Monday, March 16, 2009

Are you thirsty, or are you hungry?

One morning on the radio, I heard a commercial expressing the plight of the California farmer.

Before continuing, I should explain something to those of you who do not live in the southwestern United States. You might think that our economy is shaped by oil and petroleum products, but in reality there's a liquid that's even more valuable to us southwesterners - water. Water has influenced the development of the southwestern United States for over a century, and will continue to influence it far into the future.

For example, California is a huge agricultural producer. However, you need water to grow crops, and that can be an issue - especially when California is heading toward drought conditions like it is now. If you want to hear heart-warming stories about the plight of the California farmer, go to Example:

California family farms and rural communities depend on a reliable supply of agricultural water. Without water, farms cannot survive, small businesses that provide material and services to farms are hurt and communities suffer. Many of the farms and communities in the San Joaquin Valley rely on water from the Central Valley Project.

The implied message here is that we don't have enough water, and that water for the farms may run out.

Actually, that's only partially correct. In reality, the issue is that water for the farms may not be available at the current price.

Ah, the current price. Or, as the Environmental Working Group puts it:

At a time when California water is scarce and expensive, taxpayers guarantee Central Valley farms a cheap and abundant supply worth up to $416 million a year.

But isn't that water needed for farming? Umm...:

In a state where water has become an increasingly scarce commodity, a growing number of farmers are betting they can make more money selling their water supplies to thirsty cities and farms to the south than by growing crops....

"It just makes dollars and sense right now," said Bruce Rolen, a third-generation farmer in Northern California's lush Sacramento Valley. "There's more economic advantage to fallowing than raising a crop."

So farmers get water on the cheap, then resell it at a profit. Needless to say, the Environmental Working Group isn't pleased.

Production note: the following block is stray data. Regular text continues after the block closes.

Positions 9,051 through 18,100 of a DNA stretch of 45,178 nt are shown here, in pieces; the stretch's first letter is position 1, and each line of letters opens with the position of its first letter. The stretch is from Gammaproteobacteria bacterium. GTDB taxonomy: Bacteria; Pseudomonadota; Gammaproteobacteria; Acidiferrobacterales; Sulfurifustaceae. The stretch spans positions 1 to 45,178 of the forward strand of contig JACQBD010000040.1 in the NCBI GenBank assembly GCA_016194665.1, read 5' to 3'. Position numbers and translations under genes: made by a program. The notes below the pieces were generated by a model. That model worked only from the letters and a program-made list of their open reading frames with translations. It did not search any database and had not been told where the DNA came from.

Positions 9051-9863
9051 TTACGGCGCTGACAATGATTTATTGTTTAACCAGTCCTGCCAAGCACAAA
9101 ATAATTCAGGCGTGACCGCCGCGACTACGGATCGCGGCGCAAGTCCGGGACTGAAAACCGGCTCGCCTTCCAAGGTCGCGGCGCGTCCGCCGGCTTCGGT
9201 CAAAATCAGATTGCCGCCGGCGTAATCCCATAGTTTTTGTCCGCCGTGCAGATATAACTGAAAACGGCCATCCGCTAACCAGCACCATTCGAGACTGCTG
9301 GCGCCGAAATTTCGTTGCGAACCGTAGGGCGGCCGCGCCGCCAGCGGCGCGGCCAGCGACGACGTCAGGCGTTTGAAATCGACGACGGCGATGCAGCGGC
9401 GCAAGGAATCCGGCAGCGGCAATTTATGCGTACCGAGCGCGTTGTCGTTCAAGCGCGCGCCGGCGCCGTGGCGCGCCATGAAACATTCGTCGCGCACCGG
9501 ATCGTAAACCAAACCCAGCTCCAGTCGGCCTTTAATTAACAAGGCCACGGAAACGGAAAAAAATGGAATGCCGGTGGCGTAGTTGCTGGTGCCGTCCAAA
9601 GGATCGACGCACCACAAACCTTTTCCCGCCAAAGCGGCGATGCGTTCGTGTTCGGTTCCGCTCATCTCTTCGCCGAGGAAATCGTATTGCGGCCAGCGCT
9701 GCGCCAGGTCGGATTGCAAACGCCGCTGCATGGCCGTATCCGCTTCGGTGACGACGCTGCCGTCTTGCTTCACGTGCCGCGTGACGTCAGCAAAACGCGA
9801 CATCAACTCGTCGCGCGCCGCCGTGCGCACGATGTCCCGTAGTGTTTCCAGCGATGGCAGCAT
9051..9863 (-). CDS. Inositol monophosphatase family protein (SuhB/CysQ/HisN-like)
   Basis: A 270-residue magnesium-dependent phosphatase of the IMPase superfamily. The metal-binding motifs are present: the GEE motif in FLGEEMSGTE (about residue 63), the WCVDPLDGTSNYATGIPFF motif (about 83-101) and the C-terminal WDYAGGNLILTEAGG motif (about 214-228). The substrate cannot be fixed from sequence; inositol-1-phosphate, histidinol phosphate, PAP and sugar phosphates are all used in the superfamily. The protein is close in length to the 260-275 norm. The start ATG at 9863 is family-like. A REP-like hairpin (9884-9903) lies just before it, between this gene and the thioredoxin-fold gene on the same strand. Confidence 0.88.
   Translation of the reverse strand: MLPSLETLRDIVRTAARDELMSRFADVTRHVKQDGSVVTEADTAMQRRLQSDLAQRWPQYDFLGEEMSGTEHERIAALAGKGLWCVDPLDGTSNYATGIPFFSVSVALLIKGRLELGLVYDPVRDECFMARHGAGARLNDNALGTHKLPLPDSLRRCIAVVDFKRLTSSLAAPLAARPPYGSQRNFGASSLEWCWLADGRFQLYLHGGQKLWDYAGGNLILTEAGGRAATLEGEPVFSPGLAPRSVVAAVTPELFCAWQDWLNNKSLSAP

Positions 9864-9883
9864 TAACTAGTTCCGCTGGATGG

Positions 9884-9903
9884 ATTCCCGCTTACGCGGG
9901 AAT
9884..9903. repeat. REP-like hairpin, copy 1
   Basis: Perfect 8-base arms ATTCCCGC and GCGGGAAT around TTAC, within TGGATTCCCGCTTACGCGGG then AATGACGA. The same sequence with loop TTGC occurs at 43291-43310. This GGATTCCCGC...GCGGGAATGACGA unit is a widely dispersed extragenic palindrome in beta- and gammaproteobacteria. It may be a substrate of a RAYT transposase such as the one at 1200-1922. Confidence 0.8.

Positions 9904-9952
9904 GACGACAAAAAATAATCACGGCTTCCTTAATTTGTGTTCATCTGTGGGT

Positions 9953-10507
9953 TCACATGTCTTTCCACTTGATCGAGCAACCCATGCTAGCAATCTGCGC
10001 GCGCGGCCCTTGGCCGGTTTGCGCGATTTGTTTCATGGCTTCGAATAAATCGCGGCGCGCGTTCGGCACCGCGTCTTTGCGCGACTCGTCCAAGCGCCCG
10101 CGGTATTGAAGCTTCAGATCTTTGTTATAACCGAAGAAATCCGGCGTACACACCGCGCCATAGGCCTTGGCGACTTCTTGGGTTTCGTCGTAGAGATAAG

Some environmental groups say...[t]he problem should be fixed by retooling a decades-old formula that gives farmers a break on their contracted water, even in times of scarcity, they say.

"Essentially these farmers are getting water for a subsidized price and selling it to taxpayers at an elevated rate," said Renee Sharp, senior analyst with the Environmental Working Group, an Oakland-based nonprofit that tracks farm subsidies. "On the other hand, the more often water agencies are scrambling to buy water, the more they get interested in some creative solutions, like conservation."

But on the other hand, Californians depend upon food, and any move to remove the subsidies for California farmers would more than likely result in a grocery price increase for Californians, as well as reduced demand from Californians and others throughout the world which could exacerbate employment issues in the Central Valley.

But on the other hand, if this reduces the illegal immigrant population in California as jobless workers return to their home countries, then there will be a reduced demand for public services, which could save Californians tax money.

As you can see, it's a complex issue.

Ignoring the environmental and homeland security issues for the moment, it pretty much boils down to a simple question: is it more important to quench your thirst by providing cheap water, or is it more important to satisfy your hunger by providing cheap food? Even in the magical land of California, you can't do both.
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